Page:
That’s when Bluebird Excavating came in to dig out the rubble and worked it out to the cliff face so that all the rock went back into the cliff instead of off of it. All went well until a big surprise was uncovered after some blasting: a zone of fractured rock.

“We drilled some exploratory holes to see how thick it was so we could delineate the zone and modify the design. That’s where we came up with micro steel piles for that area instead of the original anchor piles,” said Brown.

The micropile allowed them to transfer the load through the fractured zone down into deeper, more solid rock. Though the steel pipe piles were more expensive and had to be done quickly, it was the right solution.

Meanwhile, crews had to have their eyes out for other surprises. The area is also home to several herds of big horn sheep and mountain goats. Updegrave says they weren’t shy about sticking around during the construction process.

“They weren’t bothered at all by the crews. If they wanted to eat, we just had to wait. There were studies done on that particular herd before and after the project and it was discovered that the population actually increased while we were working there, so I guess we didn’t bother them too much.”

Other challenges included: no Internet or cell service (they ultimately purchased satellite phones and a satellite dish), a Dark Skies policy, which meant work could only be conducted during daylight hours, an active roadway between Banff and Jasper and a short construction season (May to Oct. 31).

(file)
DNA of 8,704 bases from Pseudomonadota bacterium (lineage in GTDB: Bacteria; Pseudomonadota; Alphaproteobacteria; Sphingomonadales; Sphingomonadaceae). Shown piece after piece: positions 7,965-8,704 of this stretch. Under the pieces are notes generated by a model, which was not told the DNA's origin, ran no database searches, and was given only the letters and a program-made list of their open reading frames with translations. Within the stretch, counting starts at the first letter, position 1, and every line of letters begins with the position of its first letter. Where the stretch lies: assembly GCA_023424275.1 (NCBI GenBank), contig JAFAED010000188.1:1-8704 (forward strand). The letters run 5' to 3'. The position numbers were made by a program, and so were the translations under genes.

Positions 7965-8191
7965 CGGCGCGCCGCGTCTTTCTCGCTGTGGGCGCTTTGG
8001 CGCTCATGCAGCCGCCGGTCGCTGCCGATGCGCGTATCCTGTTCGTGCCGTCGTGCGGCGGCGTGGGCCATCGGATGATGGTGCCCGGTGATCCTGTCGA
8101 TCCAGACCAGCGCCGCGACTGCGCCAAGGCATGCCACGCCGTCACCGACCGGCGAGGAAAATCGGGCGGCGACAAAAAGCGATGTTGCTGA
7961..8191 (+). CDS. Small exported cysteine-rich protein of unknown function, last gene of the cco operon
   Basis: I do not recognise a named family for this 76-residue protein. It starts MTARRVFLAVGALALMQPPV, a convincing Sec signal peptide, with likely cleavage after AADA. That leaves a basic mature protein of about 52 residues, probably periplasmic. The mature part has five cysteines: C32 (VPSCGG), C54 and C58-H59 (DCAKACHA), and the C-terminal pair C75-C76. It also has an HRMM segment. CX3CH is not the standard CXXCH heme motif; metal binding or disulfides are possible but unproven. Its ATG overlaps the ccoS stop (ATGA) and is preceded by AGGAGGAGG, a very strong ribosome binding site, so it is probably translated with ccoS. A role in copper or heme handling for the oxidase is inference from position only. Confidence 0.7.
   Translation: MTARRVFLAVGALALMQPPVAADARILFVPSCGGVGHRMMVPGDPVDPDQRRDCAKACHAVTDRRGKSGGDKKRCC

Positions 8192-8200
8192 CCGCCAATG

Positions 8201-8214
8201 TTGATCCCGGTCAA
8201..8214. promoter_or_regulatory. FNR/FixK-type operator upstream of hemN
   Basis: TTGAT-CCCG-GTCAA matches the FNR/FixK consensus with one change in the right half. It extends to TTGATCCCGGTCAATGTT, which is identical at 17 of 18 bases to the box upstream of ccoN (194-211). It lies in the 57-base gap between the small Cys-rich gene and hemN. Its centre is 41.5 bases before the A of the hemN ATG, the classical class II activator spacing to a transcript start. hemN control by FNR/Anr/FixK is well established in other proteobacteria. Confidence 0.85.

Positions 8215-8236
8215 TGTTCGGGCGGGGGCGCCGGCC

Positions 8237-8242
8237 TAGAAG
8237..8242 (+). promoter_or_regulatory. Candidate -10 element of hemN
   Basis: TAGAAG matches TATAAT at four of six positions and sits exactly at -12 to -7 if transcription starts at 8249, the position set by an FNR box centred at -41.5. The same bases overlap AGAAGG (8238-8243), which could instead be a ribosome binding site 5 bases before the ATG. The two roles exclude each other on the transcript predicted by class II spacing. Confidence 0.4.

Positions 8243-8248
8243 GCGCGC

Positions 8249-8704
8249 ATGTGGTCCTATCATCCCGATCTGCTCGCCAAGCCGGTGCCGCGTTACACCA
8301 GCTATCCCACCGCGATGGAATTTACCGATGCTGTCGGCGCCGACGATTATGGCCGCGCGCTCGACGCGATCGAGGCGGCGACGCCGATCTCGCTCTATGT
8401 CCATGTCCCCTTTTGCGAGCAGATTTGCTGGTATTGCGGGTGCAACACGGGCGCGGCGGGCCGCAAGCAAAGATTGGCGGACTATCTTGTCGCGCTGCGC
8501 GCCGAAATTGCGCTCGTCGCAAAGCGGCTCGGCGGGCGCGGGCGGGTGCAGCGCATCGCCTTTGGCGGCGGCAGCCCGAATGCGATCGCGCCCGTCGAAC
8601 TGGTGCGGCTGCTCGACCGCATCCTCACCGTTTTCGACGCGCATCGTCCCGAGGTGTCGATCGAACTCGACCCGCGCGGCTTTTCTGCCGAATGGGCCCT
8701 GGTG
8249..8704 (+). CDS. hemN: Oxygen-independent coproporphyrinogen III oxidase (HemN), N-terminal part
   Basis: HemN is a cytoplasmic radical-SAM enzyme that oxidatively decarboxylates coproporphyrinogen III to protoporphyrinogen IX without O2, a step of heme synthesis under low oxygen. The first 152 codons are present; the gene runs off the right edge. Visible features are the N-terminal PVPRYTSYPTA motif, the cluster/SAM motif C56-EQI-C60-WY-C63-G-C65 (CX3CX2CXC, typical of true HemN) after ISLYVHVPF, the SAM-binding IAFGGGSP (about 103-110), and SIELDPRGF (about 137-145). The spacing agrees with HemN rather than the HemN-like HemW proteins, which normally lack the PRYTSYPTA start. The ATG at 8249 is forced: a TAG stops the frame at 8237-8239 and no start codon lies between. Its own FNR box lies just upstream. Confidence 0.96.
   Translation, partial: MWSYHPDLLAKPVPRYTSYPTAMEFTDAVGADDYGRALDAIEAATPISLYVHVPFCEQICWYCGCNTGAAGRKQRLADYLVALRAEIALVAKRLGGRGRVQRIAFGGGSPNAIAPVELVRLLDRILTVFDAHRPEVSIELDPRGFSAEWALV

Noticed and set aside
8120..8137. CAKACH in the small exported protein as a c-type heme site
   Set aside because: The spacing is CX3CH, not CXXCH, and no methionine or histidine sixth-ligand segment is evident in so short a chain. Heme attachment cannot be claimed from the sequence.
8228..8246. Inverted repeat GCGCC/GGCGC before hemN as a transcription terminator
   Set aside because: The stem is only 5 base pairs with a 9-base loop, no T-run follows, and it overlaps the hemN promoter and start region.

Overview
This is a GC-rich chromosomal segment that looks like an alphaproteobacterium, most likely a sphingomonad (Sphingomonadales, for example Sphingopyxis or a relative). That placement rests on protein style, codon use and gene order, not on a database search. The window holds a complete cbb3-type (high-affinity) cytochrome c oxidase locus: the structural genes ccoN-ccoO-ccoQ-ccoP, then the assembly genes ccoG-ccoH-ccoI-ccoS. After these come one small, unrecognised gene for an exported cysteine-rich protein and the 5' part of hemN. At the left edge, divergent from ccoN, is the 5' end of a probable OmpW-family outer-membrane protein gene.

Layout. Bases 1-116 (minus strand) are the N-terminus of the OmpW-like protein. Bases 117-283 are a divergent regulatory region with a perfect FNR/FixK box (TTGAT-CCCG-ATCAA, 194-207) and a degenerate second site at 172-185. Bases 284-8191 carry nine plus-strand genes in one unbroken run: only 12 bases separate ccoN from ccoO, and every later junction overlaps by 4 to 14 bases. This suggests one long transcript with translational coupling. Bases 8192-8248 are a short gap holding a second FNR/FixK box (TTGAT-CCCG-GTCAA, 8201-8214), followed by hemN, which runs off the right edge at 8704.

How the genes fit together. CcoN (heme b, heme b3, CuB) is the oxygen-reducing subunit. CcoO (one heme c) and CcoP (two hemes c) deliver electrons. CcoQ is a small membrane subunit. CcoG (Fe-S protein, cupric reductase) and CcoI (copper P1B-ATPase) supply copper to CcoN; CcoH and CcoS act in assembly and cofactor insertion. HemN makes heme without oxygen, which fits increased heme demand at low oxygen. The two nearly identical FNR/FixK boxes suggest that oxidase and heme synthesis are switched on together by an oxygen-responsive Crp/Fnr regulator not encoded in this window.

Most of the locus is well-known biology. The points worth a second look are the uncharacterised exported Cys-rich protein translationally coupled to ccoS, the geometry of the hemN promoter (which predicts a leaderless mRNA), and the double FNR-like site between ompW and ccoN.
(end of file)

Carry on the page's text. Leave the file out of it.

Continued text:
The job also required precision planning. Most material came through Calgary, a day’s drive from the site.

“Everything had to be pre-planned and executed exactly the way it was planned. The girders were manufactured in Quebec City and staged in Edmonton, the steel frame for the glass came from Germany and had to be shipped and delivered at the right time, along with all of the other materials and equipment,” said Updegrave.

Secrets to success
Brown, Updegrave and Bean all agree that a giant team effort and individual expertise made this project tick from milestone to milestone.

“Everybody knew their stuff. We hired the people with the right experience every step of the way,” said Updegrave.

The original design can take a lot of credit for the heart-stopping experience of stepping out onto 3.81-cm thick glass floor and taking in several glaciers, waterfalls and a severe drop to the valley floor.

“We wanted it with as much glass and as little structure as possible for the glass walk portion. We wanted it be a little scary, for visitors to get that feeling in the pit of their stomach that we had when we first went out there,” said Brown.

Mission accomplished.

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Category: Projects